Inspired by Descartes, some natural philosophers in the latter half of the seventeenth century defined motion as a mere relation among bodies that only allows a determination of their relative change in distance and not their individual, absolute states of motion. They also followed Descartes in not regarding space as an entity that exists independently of material bodies (Descartes 1985, 227). Newton, in contrast, conceives absolute space as an immovable geometric framework that determines the individual positions of bodies and partially determines their motions but whose existence is independent of bodies (and the same holds true of absolute time; Newton 2004, 64–70). While there were anticipations of absolute space (and absolute time) in the medieval and renaissance periods, as well as several highly developed versions of the concept that were introduced by natural philosophers in the 1660s to combat the Cartesian conception (see, e.g., Dugas 1958, 290), it was Newton who refined and elevated the idea of absolute space into the form that is most familiar to modern readers.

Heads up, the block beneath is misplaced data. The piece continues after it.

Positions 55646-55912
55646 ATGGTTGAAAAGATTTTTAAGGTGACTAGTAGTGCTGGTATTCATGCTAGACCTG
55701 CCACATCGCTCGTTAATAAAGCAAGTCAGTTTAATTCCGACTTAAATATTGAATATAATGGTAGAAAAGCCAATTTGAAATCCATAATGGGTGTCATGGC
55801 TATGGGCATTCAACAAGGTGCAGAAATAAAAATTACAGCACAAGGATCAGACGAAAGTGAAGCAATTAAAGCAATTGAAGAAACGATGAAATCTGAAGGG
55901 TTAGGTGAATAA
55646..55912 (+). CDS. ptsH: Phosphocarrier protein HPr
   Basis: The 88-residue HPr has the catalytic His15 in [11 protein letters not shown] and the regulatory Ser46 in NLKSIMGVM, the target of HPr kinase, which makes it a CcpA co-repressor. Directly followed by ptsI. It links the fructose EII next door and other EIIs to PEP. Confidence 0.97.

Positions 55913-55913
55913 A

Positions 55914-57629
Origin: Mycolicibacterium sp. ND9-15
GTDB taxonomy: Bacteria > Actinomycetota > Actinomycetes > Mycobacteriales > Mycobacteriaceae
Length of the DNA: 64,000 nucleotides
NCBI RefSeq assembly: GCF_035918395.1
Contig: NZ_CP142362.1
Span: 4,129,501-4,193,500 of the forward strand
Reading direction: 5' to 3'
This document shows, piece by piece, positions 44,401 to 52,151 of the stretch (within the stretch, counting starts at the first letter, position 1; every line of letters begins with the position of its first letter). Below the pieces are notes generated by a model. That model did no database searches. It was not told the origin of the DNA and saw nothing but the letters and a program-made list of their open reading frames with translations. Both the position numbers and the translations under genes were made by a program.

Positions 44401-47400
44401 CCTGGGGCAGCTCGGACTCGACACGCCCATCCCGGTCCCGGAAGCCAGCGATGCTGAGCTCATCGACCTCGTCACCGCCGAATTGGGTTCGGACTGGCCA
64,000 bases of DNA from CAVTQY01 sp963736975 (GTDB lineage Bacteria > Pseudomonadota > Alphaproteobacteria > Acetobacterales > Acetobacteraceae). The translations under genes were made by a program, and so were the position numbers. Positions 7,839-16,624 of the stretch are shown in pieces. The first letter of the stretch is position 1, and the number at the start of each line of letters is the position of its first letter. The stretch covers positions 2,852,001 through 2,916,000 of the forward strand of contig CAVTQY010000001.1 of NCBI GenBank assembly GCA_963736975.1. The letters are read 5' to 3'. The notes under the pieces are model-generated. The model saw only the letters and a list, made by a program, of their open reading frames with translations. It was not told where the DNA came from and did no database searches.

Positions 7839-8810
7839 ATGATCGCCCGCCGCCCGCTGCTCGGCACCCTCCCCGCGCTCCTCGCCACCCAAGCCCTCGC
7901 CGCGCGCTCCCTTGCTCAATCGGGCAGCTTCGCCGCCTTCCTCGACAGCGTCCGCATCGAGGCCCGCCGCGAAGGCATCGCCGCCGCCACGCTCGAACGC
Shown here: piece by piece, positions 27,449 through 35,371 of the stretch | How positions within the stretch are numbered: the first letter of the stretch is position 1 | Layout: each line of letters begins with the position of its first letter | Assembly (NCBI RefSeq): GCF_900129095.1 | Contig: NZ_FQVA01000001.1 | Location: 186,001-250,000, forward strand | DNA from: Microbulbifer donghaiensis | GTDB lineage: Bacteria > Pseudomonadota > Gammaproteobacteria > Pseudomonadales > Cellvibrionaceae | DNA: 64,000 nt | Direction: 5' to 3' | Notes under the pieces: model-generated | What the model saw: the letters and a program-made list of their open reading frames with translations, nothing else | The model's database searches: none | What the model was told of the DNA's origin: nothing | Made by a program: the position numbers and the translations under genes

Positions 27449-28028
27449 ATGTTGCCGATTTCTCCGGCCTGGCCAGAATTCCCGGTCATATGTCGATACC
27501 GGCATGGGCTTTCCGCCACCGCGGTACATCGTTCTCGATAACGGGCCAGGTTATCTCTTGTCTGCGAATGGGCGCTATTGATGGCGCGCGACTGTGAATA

In his De gravitatione, an unpublished tract written prior to the Principia, Newton had argued for the existence of absolute space on the grounds that the conception of place that Descartes had endorsed – that a body’s place is defined as the boundary of the surrounding contiguous bodies (Descartes 1985, 229) – cannot adequately determine bodily motion. In short, since a body’s neighborhood of contiguous bodies will inevitably change their relative position once the body moves, Newton concludes that the initial place of the body no longer exists, and thus the motion of the body cannot be well-defined (Newton 2004, 19–21). In the scholium on space and time in the first edition of the Principia, on the other hand, a number of different arguments are presented in order to establish that “absolute and relative rest and motion are distinguished from each other by their properties, causes, and effects” (Newton 2004, 66), with the most important being the “rotating bucket” and “rotating spheres” thought experiments, which are arguments from “effects” (see, e.g., Rynasiewicz 1995). Both are intended to demonstrate that the relative motion of bodies alone cannot account for the presence or absence of the forces associated with acceleration, in particular, for rotational motion and the accompanying centrifugal force effects. Thus, absolute space is required, since it can adequately explain these different scenarios. In the rotating bucket example, a bucket of water is suspended from a twisted rope and then released. The following events will occur: (i) before the bucket is released, the bucket is still, and the water is still; (ii) after the bucket is released, the bucket rotates but the water is still, and the surface flat; (iii) eventually, the bucket and water rotate together in unison and the surface of the water exhibits a curved, concave shape; and (iv) if one now grabs the bucket and stops its rotation, the water will still rotate and it will retain its concave shape for a short while. The problem for relational motion can be summarized as follows: events (i) and (iii) both have the same relational state of motion between the water and bucket, namely, they are at rest relative to one another, but there is a non-inertial force in (iii), as manifest in the concave shape of the water, but not in (i); also, events (ii) and (iv) have the same relational state of motion between the bucket and water, namely, there is a large rotational motion between the water and bucket, but there is only a non-inertial force in effect in (iv) and not in (ii). Thus, the existence of the non-inertial force of rotation is not due to motion of the water relative to the side of the bucket (since we have cases of non-inertial forces both when it is, and is not, in motion relative to the bucket). In “the rotating spheres” thought experiment, if two spheres are connected by a cord, then a rotation about their center-of-gravity can be determined by measuring the tension of the chord, but a relationist would have to declare that there is no rotation since neither body is moving with respect to the other.